The situation got considerably brighter when I found out that an officer could take custody of a relative and get him out of quarantine. It wasn’t long before I was on my way to get ol’ “cousin” C. L. out of hock. The duty officer knew both of us so I don’t think he believed the cousin story for a minute. But with only a word of warning about getting him back on time, we were off to the Promised Land.
We arrived at this ornate bistro in beautiful downtown San Diego. You could tell it was a first class joint by the full-length fish tank back of the bar. When Morrison inquired as to the whereabouts of Birdie, the hairy-armed fugitive from the zoo tending the bar says, “Whydayawannaknowshesmywife?!”
We had never considered there might be a need for an alternate to plan Wham Barn, so our attempt to drink the place dry came by accident. By the time we left the fish were watching us suspiciously. As soon as we got settled into a cab, C.L. passed quietly into oblivion. I found an empty barracks in the general area of where he was staying on the base. I unrolled a mattress on a bottom bunk and with the help of the cabbie, dumped Morrison onto it. I unrolled another mattress on top of him and left. I wouldn’t see him again for over five years.
A very dapper 1st Lt. from Louisiana and I were the only two officers in the infantry company I was with. I wasn’t aware that he had found a phone booth while we were waiting at the dock for transportation. When we arrived at the base, he got an “emergency” phone call that his father was dying. It fell my lot to discharge all those eligible and transfer the rest.
A point system had been set up to establish priority on Choice of next station. As I had been on Midway Island when the war started and had only nine months total time in the states, I felt I had a pretty good chance of getting what I wanted. I put in for a station in northern Idaho that was fairly dose to my home in eastern Washington. However, running true to form, what I got I might as well stayed on Maui.
While it was true that Indian Island was in the state of Washington, it’s location in Puget Sound off Port Townsend, some 60 miles north of Seattle wasn’t anywhere near home. It was, or had been, a Naval mine and net depot. Hardly a mile long and, at one point, less than 100 yards offshore, it barely qualified as an island. There was no public transportation. The short distance to the island was spanned by a Navy operated, one-bus or three-car ferry, manned on a 24-hour basis by three crewmen. This ferry ride frequently proved to be the most time-consuming phase of any trip.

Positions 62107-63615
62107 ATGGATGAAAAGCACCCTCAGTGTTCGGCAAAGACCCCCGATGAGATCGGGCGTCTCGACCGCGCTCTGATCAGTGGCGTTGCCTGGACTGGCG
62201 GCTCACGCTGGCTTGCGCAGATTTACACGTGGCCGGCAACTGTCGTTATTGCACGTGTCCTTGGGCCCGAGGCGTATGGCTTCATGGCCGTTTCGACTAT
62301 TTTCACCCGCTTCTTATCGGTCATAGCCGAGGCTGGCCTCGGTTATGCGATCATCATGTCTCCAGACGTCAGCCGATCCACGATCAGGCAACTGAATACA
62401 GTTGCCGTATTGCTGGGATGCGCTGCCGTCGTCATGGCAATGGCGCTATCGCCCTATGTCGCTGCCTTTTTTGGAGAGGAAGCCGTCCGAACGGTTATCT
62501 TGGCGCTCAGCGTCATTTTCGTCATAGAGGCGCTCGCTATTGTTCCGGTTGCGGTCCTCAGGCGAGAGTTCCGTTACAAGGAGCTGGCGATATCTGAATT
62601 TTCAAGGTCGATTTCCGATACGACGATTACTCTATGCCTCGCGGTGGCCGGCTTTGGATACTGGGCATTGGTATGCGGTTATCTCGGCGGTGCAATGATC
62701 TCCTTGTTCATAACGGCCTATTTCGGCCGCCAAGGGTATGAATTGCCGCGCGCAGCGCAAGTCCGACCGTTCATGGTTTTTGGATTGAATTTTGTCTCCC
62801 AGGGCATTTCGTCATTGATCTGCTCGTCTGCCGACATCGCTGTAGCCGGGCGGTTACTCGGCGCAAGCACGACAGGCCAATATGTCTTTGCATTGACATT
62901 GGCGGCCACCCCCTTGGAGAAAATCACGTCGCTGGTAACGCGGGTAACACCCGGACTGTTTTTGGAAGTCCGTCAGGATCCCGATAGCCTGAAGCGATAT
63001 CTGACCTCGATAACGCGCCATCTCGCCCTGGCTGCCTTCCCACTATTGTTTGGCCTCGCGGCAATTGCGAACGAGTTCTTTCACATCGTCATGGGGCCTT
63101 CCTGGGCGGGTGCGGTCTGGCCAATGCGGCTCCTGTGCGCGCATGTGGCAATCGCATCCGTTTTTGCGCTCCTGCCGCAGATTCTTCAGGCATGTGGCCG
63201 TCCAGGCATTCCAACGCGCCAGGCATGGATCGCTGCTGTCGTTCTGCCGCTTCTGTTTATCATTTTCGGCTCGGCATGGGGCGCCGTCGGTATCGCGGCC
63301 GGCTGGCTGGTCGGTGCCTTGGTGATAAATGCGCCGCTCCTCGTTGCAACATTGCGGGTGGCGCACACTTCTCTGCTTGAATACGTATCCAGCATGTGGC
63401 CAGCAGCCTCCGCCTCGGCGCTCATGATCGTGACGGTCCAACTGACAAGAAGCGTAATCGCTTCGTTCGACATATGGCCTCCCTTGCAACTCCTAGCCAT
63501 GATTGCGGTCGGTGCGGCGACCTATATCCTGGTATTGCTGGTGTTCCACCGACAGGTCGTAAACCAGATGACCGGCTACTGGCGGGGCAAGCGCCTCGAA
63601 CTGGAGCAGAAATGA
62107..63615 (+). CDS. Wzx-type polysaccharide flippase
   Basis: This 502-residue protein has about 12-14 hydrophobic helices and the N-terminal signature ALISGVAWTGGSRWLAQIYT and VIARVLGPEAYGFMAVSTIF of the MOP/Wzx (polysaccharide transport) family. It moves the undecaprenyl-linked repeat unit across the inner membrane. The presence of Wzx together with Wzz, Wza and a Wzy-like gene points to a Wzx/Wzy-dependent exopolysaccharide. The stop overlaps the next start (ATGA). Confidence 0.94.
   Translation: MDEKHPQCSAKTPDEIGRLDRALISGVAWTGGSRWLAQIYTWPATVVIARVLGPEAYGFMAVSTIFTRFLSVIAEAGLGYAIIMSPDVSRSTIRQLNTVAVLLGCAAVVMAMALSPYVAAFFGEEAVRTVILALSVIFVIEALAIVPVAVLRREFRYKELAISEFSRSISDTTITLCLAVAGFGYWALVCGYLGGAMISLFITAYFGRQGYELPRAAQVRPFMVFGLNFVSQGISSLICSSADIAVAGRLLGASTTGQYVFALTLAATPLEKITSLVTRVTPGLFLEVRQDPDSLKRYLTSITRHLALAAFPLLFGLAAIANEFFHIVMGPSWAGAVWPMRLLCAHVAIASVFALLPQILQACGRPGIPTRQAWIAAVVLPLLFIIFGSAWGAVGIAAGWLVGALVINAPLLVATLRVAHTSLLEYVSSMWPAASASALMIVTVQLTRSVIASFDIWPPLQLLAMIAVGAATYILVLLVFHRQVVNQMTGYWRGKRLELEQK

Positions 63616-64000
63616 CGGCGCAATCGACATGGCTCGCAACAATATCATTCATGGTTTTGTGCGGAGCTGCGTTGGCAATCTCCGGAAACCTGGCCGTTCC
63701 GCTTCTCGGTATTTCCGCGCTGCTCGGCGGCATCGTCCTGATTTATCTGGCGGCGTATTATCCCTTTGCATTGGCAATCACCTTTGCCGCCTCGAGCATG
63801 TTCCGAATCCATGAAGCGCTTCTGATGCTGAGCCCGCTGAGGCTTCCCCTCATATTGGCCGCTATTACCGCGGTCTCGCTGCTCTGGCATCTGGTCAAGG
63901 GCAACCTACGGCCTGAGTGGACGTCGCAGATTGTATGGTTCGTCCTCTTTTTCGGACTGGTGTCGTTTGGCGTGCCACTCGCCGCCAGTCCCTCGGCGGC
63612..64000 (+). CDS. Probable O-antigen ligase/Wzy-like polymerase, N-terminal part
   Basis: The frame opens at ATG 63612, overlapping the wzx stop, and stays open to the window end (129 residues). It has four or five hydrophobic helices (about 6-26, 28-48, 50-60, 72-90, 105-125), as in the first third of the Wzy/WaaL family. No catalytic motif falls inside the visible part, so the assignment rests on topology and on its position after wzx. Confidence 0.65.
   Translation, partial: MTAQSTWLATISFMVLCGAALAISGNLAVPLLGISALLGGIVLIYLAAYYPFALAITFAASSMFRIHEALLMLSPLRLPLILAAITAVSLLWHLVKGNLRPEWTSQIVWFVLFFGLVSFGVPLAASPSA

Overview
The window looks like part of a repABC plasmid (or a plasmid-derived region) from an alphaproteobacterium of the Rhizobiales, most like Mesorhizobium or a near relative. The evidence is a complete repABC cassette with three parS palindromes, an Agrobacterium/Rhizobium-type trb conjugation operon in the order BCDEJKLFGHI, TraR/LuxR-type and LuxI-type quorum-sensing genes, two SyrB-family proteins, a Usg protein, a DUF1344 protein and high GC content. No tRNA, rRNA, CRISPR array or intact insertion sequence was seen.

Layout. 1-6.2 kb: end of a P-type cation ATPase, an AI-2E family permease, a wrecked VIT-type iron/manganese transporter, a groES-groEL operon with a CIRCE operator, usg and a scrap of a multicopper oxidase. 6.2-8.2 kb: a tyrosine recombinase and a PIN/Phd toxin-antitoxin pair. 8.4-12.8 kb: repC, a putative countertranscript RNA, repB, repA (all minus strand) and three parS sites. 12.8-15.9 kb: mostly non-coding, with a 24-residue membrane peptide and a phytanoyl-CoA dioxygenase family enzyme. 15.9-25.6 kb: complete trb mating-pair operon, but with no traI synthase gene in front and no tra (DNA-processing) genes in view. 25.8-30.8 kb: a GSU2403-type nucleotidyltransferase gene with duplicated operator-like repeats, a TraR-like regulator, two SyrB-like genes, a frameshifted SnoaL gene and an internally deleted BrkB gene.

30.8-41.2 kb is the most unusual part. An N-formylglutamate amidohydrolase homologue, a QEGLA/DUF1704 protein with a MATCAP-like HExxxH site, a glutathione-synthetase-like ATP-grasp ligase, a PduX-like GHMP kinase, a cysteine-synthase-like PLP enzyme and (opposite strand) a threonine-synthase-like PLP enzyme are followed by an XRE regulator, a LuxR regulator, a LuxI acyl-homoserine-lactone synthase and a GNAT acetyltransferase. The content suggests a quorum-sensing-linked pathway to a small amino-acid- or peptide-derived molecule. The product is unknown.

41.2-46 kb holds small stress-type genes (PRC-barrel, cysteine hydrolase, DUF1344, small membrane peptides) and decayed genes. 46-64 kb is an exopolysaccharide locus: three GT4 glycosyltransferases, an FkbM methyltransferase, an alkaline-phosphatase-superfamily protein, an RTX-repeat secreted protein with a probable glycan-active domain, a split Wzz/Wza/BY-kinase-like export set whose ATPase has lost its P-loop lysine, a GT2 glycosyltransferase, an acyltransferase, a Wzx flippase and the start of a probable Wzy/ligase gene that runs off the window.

Early on in the war the Navy had commissioned quite a number of enlisted men, particularly in the area of Yards and Docks. Thus it came that the base was under the command of a bulbous nosed bigot whose only claim to fame was tugboat duty on the east coast. He gave me the impression the he held me personally responsible for ending the war and thereby putting his little empire in jeopardy.
The Marine contingent was under the command of one of the finest gentlemen that I ever met. Capt. Otto B. Wells was a 1st Sgt. when the war broke out and was commissioned as a Captain not long afterward. It was Otto who, as commander of a 75mm howitzer outfit on Saipan, cut to fuse quick and stopped a banzai attack. It mattered little to him that the oncoming wave had quite a number of the 27th Army [Division] that broke and ran.
As he was overage in grade, I signed an order to transport Master Sgt. Otto B. Wells back to his place of enlistment some 30-plus years before, at Omak, Washington. I wasn’t prepared for the shock when he showed up in his enlisted uniform. Hash marks clear up to the stripes coming down from his shoulders. With four rows of ribbons he looked ready to lead off a regimental parade–I wish I’d [have] had a camera. Instead of going out with bands playing, he gets a limp salute from a snot-nosed gate guard. What a hell of a way to go.
Not long after this my 1stSgt comes into my office to inform me that we have a new man reporting aboard. I barely had time to hide my comic book and get my feet off the desk. When I look up, there stands Red Ass Rossman. Still sharp as a tack, still with a grin from ear to ear, and still a PFC. Good God what a shock! Red Ass and I, along with a dozen or so others, formed the cadre of the company. Both of us were PFCs and came out of defense battalions. He had been on Palmyra and had been in the Corps over seven years by then. He was probably as good a Marine as there was. Except he just couldn’t handle liberty.
I got him another stripe and with his assurance that he was going to change his ways, sent him on liberty. Early the next morning we get a call from the Washington State Patrol informing us that they have one Cpl. Rossman in custody. Seems he had ended up in Port Angeles at two in the morning and unable to find a ride. Driven by the urge to fulfill the duties of his newly acquired rank, he found a school bus with the keys in it and took off for the base. Rounding a right-angle turn to go up a small town main street, he came upon the local volunteer fire department doing their thing. Unable to stop, he plowed into the back of the fire engine.
I was able to gain his release by convincing the WSP that the military would prosecute him for this dastardly deed. Their daily inquiry into what action had been taken finally forced me to do something. The 1stSgt, and most certainly not myself, had any previous experience conducting a court martial. But with the aid of the Big Book, we put together what was probably one of the strangest trials in military history. Scripts were handed out to all participants, complete down to the final guilty. Red Ass got to stay on station for thirty days and the WSP got off my back.